In the past decade, physicians and other healthcare professionals have reduced opioid prescribing in every state—by nearly 50% nationally.
However, despite a reduction in opioid prescriptions, synthetic and illicit opioid use continues to result in ever-increasing overdose deaths.
FDA Approves OTC Naxalone Sales
In 2023, the FDA approved the sale of two over-the-counter Naxalone sprays for non-prescription use. Naloxone is a medication that rapidly reverses the effects of opioid overdose and is the standard treatment for opioid overdose.
Narcan, a brand-name Naxalone nasal spray, was first approved by the FDA in 2015. In Nov. 2022, the agency found that certain naloxone products have the potential to be “safe and effective for over-the-counter use.”
In Feb. 2023, an FDA committee met to consider the application to approve the nasal spray for over-the-counter use. Committee members voted unanimously to recommend it be approved for over-the-counter use.
Black Americans Disproportionately Impacted By Drug-Related Overdose Deaths
The AMA report highlights the disproportionate impact of drug-related overdose deaths on Black and Brown Americans, including:
- American Indian and Alaskan Native men aged 15–34 dying at the highest rate for younger men.
- Older Black men are dying at the highest rates overall. Non-Hispanic Black or African American men aged 35–64 had an age-adjusted death rate of 61.2 per 100,000
Youth are also dying at increasing rates. Researchers found that median monthly overdose deaths among persons aged 10–19 years increased 109%, and deaths involving illicitly manufactured fentanyl increased 182%. Researchers also found that counterfeit pills were involved in one-quarter of these deaths, and bystanders were present two-thirds of the time.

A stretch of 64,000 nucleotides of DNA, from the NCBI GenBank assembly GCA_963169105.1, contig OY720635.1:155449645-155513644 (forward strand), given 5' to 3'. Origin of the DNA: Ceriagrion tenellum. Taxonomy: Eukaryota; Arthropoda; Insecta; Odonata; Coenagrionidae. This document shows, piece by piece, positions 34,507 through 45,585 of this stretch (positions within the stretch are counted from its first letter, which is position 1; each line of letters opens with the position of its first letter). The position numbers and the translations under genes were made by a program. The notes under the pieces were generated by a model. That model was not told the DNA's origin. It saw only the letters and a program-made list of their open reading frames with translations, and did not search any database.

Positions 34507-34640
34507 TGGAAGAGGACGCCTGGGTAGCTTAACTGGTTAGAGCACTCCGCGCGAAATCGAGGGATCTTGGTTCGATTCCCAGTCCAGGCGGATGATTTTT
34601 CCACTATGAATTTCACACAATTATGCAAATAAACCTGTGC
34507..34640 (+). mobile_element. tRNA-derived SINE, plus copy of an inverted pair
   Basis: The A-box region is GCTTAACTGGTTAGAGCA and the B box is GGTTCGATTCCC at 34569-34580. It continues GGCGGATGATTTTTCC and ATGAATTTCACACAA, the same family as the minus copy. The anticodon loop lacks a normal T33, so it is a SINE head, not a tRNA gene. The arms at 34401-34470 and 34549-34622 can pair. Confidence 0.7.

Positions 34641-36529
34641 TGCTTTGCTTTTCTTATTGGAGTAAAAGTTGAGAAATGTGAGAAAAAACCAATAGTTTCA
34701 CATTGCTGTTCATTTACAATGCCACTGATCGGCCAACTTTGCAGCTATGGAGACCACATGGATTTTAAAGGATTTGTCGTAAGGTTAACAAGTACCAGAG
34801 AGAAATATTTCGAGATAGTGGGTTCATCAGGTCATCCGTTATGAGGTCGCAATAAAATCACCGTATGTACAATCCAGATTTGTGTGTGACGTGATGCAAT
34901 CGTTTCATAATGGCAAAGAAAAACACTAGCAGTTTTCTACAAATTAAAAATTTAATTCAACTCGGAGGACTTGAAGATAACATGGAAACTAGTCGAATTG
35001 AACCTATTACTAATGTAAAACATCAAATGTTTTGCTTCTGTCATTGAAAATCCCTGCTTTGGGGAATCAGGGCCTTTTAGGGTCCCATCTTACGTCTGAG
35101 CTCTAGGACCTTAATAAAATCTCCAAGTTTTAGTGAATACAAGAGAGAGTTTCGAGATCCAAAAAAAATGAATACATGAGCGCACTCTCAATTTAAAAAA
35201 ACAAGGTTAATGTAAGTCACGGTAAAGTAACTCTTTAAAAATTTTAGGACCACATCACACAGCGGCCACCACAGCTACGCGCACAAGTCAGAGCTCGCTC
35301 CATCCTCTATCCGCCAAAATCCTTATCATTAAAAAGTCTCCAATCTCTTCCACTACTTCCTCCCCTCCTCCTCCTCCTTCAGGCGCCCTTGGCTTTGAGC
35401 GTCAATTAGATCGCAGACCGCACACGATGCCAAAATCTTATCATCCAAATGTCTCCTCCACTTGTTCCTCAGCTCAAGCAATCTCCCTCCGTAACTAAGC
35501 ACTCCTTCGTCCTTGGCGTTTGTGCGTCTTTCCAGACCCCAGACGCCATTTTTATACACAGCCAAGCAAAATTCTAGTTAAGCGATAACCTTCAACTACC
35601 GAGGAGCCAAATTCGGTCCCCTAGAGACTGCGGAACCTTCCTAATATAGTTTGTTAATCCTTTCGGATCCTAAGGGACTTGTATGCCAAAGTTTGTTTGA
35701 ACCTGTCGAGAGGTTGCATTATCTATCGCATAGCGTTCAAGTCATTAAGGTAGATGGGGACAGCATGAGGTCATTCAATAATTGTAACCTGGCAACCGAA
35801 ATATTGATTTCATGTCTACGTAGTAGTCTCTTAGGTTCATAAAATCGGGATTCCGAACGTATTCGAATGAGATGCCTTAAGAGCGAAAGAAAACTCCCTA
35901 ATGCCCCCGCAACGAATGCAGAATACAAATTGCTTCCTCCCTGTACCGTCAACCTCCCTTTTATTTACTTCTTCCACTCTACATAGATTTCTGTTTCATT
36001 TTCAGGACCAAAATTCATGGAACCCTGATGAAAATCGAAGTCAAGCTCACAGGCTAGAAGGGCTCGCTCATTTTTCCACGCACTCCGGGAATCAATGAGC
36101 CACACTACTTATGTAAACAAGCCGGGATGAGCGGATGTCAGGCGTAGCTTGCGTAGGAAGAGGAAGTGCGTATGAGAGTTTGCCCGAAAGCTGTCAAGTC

Pregnancy-Related Overdoses On The Rise
Overdose deaths among pregnant or postpartum women skyrocketed between 2018 and 2021 and continue to rise.
A study conducted by the National Institute on Drug Abuse (NIDA) and the National Institutes of Health compared the incidence of maternal deaths to overdose of commonly misused psychotropic drugs (such as heroin and other opioids, including synthetic ones, or cocaine) among girls and women aged 10 to 44.
The spike in overdose deaths was especially high among women ages 35 to 44.
The opioid epidemic is not just leading to an increase in overdose deaths for pregnant women but also an increase in the number of babies born with opioid addictions.
The number of women with opioid-related diagnoses documented at delivery increased by 131% from 2010 to 2017.
According to 2020 data from the Healthcare Cost and Utilization Project (HCUP), about six out of 1,000 newborns were diagnosed with neonatal abstinence syndrome (NAS), which is also known as neonatal opioid withdrawal syndrome.
Approximately one baby is diagnosed with NAS every 15 minutes in the United States, or more than 90 newborns every day.
The number of babies born with NAS increased by 82% nationally from 2010 to 2017.
As we look back at the progression of the opioid epidemic, it’s apparent that there are still incredible strides to take to turn the tide. Despite an increasingly dwindling number of prescriptions for opioid painkillers, data shows that opioid overdose deaths continue to increase, primarily as a result of illegal fentanyl and other synthetic opioids.